Senator says Democrats can delay Trump's Supreme Court nomination but 'can't stop the outcome'
- Sen. Dick Durbin of Illinois said in an ABC News interview Sunday that Democrats can slow down the Supreme Court nomination but "can't stop the outcome."
- President Donald Trump nominated conservative Amy Coney Barrett to replace liberal Justice Ruth Bader Ginsburg.
- If nominated, Barrett would give the Supreme Court a 6-3 conservative majority, shifting the court's ideological balance more to the right.
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Sen. Dick Durbin said Sunday that Democrats won't be able to prevent the nomination of Amy Coney Barrett, President Donald Trump's Supreme Court pick.
"We can slow it down perhaps a matter of hours, maybe days at the most, but we can't stop the outcome," Durbin, a Democrat from Illinois, said in an interview on ABC's "This Week."
Trump announced on Saturday that he was nominating Barrett to replace the late Justice Ruth Bader Ginsburg. Ginsburg's dying wish, according to a statement, was that she "will not be replaced until a new president is installed."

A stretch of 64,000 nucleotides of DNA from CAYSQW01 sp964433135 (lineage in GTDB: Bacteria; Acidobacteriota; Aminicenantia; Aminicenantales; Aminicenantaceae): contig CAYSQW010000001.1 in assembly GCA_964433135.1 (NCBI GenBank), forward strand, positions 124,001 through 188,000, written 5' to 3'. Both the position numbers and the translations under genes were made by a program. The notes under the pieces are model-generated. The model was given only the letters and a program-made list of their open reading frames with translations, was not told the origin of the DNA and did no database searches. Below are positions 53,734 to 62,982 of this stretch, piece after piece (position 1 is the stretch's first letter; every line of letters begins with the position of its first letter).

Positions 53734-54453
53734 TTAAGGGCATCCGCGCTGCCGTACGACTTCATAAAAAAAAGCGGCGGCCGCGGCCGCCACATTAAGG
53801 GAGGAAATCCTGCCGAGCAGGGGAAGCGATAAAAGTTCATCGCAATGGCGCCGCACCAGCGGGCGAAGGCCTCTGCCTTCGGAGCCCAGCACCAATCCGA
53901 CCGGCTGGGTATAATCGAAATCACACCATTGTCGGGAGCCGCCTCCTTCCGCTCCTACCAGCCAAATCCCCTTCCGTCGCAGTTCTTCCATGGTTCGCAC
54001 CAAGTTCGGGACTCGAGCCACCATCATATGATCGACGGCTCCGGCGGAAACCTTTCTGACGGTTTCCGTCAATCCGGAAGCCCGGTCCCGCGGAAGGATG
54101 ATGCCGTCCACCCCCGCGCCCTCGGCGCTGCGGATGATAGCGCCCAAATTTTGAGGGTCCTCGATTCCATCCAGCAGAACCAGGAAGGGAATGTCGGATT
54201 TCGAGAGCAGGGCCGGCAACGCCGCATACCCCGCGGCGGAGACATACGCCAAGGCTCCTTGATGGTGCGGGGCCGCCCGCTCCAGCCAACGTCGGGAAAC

Barrett, if nominated, would give the Supreme Court a 6-3 conservative majority, shifting the court's ideological balance more to the right.
Citizens and high-profile lawmakers have been urging Congress to delay the nomination, arguing that the nominee should be chosen after the presidential election in November. Meanwhile, Republicans have been eager to push Barrett through, with Sen. Mitch McConnell vowing that "President Trump's nominee will receive a vote on the floor of the United States Senate floor."
At least two Republican lawmakers — Sens. Lisa Murkowski of Alaska and Susan Collins of Maine — so far have indicated that they support waiting until after the election to fill the seat.
"If two others decide over the course of the debate to stand up and take the same position, then we can have a different timing, perhaps a different outcome," Durbin said Sunday.
Supreme Court justices must be confirmed to the bench by the Senate, according to the United States Constitution. Republicans, with 53 seats in the Senate, form the majority of the upper chamber of Congress.
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